Romans 15:7 Accept one another, then, just as Christ accepted you, in order to bring praise to God.
I hadn’t expected a follow-up to yesterday’s content today, but here it is. Acceptance is part and parcel of belonging; if we don’t feel accepted, we don’t feel like we belong. Medically, the biggest issue with tissue/organ transplants is rejection. Generally speaking, someone who receives an organ from someone else must then take medication the rest of their life to suppress the rejection response, and even then it sometimes isn’t successful. Christ accepts us, not because we are a perfect match but because of His love for us, and His blood is the “anti-rejection medicine.” Some people teach that since Christ accepts us as we are, we don’t need to change. Frankly, that’s denying the “anti-rejection medicine,” because “the blood of Jesus, his Son, purifies us from all sin.” (1 John 1:7) That doesn’t mean wallowing in the sin, it means getting out of it, because for the first time we are able to do so. That said, the focus of what Paul is saying here is our acceptance of one another. This is actually the Biblical foundation for the Christian axiom, “Hate the sin but love the sinner.” Jesus accepts us even recognizing that we are sinful, but He doesn’t excuse the sin. In the same way, we are to accept one another as children loved by God without accepting as OK behavior that is in violation of God’s Word. That, frankly, sometimes is not easy. The better we understand how Christ has accepted us, the better we are able to accept others in the same way. When we don’t accept God’s forgiveness, we find we are unable to forgive ourselves and others. When we don’t recognize God’s incredible patience with us, we have a hard time being patient with others.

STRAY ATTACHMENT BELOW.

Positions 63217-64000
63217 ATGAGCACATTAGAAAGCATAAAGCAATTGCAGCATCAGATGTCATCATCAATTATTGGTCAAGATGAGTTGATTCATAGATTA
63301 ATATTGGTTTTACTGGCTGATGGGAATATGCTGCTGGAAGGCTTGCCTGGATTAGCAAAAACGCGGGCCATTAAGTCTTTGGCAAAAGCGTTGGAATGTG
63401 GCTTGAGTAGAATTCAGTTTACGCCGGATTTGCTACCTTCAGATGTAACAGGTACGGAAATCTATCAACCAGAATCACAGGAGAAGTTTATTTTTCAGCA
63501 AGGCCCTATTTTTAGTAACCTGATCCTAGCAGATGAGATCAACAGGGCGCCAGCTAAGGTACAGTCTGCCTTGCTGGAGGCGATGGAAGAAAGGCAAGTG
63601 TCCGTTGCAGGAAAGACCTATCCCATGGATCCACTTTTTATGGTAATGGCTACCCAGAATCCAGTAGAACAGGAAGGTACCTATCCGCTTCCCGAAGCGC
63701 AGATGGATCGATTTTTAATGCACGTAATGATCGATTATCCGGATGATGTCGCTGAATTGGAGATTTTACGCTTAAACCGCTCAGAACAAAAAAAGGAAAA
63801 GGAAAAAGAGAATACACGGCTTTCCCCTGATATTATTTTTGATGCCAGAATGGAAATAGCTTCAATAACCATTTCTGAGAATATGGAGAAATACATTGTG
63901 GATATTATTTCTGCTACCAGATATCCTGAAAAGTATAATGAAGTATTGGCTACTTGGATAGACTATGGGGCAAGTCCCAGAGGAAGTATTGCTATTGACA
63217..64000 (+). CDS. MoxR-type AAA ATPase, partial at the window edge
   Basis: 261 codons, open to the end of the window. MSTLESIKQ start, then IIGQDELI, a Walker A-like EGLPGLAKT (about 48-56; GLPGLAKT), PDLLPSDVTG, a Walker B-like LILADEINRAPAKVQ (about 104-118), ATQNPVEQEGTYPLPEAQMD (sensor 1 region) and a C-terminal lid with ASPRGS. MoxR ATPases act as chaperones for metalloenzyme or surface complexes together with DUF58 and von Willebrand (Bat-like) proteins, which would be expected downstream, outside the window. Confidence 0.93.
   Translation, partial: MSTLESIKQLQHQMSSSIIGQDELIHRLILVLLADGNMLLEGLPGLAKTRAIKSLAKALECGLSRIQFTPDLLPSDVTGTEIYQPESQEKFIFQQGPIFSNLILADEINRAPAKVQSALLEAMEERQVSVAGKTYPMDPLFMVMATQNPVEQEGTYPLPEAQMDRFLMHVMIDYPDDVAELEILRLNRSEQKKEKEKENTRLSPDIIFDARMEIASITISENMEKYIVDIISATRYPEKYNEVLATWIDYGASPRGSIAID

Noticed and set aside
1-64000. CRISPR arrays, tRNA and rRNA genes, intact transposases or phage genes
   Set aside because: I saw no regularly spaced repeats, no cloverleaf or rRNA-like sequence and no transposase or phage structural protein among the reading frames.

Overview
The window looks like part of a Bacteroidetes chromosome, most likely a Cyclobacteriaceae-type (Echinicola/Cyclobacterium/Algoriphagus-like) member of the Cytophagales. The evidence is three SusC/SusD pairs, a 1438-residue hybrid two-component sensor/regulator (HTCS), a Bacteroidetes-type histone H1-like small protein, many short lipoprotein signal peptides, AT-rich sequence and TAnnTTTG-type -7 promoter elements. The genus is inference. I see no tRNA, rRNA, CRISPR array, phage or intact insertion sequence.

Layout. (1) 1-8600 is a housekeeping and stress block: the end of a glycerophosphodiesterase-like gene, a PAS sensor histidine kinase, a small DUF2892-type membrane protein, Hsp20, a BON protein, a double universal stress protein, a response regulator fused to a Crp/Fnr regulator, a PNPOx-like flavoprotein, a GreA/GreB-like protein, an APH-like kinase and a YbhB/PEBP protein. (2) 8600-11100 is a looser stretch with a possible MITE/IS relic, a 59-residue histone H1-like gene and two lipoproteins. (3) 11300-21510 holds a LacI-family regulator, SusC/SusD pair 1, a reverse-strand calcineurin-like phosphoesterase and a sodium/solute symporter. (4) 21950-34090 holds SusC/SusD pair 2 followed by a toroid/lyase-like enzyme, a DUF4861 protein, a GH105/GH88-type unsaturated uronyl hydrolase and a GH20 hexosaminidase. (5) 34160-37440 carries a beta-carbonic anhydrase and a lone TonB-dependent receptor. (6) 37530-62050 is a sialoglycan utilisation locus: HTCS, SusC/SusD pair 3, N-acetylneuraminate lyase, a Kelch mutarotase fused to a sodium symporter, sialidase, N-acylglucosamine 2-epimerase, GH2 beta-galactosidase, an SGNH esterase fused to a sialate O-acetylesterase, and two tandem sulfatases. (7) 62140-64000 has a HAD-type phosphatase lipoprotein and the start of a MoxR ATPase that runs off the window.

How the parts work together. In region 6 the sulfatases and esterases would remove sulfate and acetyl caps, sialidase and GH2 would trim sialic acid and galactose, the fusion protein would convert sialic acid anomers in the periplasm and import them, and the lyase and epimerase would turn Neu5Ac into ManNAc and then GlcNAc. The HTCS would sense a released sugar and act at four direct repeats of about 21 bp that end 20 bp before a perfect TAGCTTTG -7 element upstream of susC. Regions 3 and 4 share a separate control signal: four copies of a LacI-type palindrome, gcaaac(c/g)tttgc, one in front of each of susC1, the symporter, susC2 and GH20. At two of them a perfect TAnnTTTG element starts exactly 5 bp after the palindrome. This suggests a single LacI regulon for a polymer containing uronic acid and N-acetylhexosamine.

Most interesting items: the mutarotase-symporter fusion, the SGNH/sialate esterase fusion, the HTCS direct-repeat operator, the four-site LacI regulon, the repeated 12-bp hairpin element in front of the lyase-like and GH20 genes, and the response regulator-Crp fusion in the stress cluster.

I find that sometimes people have a hard time believing I really do love them even though I hate their sin. People see me as “holier-than-they-are,” even though I strive not to come across as holier-than-thou. The better they get to know me the more they sense acceptance, but often they seem to have trouble making the first approach. I need God’s wisdom and anointing to come across as Jesus did, being a friend to sinners while saying “go and sin no more.” That balance can be very difficult! I am not to parade my own weaknesses, but neither am I to deny them. I am to express the love and grace of God as someone who would have no hope apart from that love and grace.
Father, thank You for this further expansion on the theme of acceptance and belonging. Thank You for the gathering Cathy and I could attend last night, and for the many contacts we could make. I pray that those contacts would bear fruit, drawing people into Your kingdom, Your family, because of Your acceptance expressed through us, for Your glory. Thank You. Praise God!